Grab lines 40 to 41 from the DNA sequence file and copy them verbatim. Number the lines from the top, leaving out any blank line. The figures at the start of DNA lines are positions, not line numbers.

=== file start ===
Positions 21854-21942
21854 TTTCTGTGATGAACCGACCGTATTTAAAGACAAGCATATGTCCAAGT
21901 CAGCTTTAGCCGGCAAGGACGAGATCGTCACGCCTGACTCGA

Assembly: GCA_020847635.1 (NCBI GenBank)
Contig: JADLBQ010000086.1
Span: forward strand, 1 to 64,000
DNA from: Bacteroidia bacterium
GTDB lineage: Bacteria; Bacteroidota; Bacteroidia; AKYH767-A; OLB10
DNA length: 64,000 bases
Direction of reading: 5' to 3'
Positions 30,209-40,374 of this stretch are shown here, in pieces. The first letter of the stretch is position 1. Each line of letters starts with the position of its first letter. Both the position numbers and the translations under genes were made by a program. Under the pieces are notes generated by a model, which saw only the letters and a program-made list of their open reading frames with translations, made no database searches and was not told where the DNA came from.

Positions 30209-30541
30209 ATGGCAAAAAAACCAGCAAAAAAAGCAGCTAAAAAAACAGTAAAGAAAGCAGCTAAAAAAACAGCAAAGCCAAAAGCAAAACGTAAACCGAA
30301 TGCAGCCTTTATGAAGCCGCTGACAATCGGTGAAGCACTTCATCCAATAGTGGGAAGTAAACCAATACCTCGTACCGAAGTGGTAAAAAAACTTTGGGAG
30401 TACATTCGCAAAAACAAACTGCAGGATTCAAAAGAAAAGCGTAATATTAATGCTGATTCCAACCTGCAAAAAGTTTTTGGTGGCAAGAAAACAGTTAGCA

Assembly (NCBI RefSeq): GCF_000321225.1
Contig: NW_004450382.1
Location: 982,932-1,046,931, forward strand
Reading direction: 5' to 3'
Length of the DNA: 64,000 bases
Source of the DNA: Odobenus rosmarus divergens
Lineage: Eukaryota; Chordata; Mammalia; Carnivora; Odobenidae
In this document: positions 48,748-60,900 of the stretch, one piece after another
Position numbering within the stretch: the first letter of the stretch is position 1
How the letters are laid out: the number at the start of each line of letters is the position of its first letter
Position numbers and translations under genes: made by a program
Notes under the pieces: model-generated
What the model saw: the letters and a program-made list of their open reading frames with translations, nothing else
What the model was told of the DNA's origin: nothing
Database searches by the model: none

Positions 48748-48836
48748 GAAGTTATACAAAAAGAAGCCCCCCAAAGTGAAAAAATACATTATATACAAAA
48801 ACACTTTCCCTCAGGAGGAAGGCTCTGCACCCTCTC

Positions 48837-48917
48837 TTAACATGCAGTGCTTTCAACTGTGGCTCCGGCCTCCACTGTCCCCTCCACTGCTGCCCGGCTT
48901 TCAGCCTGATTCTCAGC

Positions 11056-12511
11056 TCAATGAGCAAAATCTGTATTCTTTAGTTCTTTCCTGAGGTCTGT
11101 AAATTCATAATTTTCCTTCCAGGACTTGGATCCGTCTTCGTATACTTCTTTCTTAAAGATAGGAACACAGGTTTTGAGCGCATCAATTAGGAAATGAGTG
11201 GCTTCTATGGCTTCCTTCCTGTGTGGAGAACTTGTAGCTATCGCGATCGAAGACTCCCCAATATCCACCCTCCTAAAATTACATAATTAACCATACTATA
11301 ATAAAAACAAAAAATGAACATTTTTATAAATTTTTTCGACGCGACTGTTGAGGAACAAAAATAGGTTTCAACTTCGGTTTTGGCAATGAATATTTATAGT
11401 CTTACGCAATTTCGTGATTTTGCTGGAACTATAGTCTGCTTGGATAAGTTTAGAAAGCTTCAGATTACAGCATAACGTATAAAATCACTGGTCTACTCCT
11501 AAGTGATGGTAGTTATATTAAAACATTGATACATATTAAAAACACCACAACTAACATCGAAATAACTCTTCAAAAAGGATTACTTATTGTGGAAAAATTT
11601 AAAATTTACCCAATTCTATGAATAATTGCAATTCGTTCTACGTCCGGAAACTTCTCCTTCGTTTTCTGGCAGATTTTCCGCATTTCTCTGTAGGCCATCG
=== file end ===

11201 GCTTCTATGGCTTCCTTCCTGTGTGGAGAACTTGTAGCTATCGCGATCGAAGACTCCCCAATATCCACCCTCCTAAAATTACATAATTAACCATACTATA
11301 ATAAAAACAAAAAATGAACATTTTTATAAATTTTTTCGACGCGACTGTTGAGGAACAAAAATAGGTTTCAACTTCGGTTTTGGCAATGAATATTTATAGT